Indian Tales
Category: Novels
Level 6.92 20:11 h
Joseph Rudyard Kipling was an English journalist, short-story writer, poet, and novelist. He was born in British India, which inspired much of his work. Indian Tales was published in 1890.

Indian Tales

Rudyard Kipling

Indian Tales

“The Finest Story in the World”

“Or ever the knightly years were gone
     With the old world to the grave,
I was a king in Babylon
     And you were a Christian slave,”
         — W.E. Henley.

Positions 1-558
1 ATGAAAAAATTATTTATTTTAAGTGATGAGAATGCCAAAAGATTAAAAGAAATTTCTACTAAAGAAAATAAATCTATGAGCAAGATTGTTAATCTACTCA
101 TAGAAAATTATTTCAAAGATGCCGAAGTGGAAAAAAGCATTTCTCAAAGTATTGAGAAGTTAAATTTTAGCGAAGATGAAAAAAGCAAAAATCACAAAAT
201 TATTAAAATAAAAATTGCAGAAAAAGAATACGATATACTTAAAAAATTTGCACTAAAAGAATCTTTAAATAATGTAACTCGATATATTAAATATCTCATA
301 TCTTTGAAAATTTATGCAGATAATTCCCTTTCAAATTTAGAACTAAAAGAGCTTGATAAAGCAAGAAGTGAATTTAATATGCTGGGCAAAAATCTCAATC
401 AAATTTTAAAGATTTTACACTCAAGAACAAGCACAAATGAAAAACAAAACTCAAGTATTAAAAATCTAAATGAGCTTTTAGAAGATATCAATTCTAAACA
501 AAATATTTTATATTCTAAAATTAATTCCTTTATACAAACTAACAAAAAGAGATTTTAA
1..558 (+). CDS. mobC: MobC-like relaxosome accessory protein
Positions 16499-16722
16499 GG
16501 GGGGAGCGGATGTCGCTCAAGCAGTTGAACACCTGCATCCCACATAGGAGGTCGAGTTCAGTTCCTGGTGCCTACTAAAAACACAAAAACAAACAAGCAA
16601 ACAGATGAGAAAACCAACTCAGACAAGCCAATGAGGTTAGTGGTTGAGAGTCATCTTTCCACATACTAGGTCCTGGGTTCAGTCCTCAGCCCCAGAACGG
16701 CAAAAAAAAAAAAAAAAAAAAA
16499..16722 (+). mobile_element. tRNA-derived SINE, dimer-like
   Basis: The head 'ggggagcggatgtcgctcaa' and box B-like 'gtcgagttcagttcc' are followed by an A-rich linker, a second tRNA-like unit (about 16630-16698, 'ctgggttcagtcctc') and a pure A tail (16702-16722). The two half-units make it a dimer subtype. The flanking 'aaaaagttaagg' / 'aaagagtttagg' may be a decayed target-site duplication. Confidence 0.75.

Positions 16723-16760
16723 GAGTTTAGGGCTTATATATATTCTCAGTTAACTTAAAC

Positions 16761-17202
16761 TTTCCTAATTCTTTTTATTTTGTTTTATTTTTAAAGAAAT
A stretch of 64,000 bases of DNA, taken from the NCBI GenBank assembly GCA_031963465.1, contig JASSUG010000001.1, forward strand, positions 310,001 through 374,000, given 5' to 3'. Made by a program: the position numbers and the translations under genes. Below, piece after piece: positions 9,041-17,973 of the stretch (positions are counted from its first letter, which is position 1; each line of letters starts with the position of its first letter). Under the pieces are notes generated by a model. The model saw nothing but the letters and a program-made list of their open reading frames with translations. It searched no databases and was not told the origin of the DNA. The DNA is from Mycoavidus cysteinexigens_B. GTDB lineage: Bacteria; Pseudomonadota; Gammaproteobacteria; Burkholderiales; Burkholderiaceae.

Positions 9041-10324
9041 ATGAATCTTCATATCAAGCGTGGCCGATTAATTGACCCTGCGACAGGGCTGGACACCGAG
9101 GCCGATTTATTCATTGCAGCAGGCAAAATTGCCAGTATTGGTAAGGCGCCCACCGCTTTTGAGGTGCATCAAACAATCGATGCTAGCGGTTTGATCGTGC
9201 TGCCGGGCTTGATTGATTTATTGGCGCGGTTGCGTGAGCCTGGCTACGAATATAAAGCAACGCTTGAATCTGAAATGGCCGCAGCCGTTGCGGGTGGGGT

His name was Charlie Mears; he was the only son of his mother who was a widow, and he lived in the north of London, coming into the City every day to work in a bank. He was twenty years old and suffered from aspirations. I met him in a public billiard-saloon where the marker called him by his given name, and he called the marker “Bullseyes.” Charlie explained, a little nervously, that he had only come to the place to look on, and since looking on at games of skill is not a cheap amusement for the young, I suggested that Charlie should go back to his mother.